Geographical and statistical history of the county of Winnebago, Wisconsin
When we look upon the broad expanse of a mighty River, after contemplating its width and depth and the velocity of its current, which pours its world of waters into the bosom of the great deep, the mind naturally floats up the majestic stream in search of the great fountain whence it flows.
When we traverse an ancient empire and behold its walls, its pyramids and other products of almost infinite labor away back in the darkness of unrecorded time, the mind wanders up the current of past ages, until inquiry burdens the imagination with countless questions: demanding when, by whom, and for what purpose these prodigies of human skill and industry were performed. We carefully trace the broad river through all its windings, from its influx to the ocean to its farthest mountain stream and remotest headspring, and instead of a mighty kingdom of overflowing waters, disgorging a perpetual flood, we find, far up some ragged mountain, a cleft rock, weeping a pearly stream, no bigger than an ox might drink; and deep in some tangled dell a spring boils up, whose modest stream, half hid by moss or leaves, struggles for the association of its affinities, till it meets its mountain sister. United they rush on with redoubled energy to meet in kind embrace ten thousand thousand sister streams, which, from as many sources, find their devious ways to meet and form this mighty river.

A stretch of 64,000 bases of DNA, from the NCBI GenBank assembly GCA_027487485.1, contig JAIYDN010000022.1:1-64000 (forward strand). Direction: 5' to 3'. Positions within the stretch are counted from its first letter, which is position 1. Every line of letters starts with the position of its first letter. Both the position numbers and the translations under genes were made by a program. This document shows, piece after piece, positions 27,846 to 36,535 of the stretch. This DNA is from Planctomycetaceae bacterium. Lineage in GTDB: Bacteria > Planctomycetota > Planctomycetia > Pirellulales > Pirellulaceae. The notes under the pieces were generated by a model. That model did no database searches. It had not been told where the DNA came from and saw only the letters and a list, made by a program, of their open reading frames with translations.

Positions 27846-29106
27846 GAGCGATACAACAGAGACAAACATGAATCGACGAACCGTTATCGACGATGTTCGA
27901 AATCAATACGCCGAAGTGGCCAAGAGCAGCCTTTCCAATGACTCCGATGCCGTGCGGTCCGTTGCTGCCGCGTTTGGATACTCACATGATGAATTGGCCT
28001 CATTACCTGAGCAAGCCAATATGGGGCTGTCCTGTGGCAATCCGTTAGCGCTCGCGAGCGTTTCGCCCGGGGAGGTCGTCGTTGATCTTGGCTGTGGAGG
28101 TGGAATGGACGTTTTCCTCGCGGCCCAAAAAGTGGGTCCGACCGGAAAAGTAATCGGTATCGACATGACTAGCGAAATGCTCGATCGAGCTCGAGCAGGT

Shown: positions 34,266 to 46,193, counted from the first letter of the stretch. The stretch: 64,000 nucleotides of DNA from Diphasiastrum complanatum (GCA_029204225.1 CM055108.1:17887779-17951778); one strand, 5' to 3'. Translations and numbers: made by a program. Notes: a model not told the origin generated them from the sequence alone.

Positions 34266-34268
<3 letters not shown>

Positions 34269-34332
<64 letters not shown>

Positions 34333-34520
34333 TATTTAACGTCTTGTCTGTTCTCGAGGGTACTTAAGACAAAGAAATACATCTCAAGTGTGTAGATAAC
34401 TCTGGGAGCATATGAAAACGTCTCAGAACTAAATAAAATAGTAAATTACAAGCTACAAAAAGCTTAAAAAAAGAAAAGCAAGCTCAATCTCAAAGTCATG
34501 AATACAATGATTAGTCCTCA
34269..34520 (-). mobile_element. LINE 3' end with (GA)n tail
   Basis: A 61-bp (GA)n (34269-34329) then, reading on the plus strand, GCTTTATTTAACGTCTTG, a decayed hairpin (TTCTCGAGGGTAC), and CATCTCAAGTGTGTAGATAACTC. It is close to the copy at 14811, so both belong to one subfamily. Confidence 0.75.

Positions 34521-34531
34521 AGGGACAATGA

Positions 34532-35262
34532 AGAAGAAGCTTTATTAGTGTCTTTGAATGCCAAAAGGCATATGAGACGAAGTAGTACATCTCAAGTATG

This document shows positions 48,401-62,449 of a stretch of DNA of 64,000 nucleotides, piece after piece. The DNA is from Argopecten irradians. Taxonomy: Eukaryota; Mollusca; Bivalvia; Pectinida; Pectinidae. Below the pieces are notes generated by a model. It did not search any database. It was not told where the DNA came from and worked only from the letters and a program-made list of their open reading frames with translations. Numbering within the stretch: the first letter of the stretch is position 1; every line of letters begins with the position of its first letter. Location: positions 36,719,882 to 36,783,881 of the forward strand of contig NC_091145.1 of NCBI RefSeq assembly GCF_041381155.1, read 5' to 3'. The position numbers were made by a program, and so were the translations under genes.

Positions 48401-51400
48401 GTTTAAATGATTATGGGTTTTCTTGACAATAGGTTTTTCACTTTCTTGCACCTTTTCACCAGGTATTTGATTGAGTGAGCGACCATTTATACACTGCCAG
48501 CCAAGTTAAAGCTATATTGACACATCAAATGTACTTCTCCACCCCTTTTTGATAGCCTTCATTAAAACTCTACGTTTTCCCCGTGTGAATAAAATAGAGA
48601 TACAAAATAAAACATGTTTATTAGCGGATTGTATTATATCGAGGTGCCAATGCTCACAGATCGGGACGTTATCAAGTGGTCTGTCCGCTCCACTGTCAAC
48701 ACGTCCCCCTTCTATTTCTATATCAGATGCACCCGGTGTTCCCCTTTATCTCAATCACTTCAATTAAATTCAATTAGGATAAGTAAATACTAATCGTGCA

If the history of a nation could be as accurately traced through the course of time, as the channels of a river, we should find their head spring and fountain source in some secluded dell in a vast wilderness, where a few solitary individuals, like the far off mountain spring, unknown to the great world, were silently cutting a channel for a population to> flood the country. The pioneers, or headsprings of civilization, more transitory and evanescent than the gurgling brook or silent rill, in almost every nation have passed away unnoticed and unknown; with no historic stone to mark the scene of an embryo world for actual life, or tell the names of those who felt its travail throes.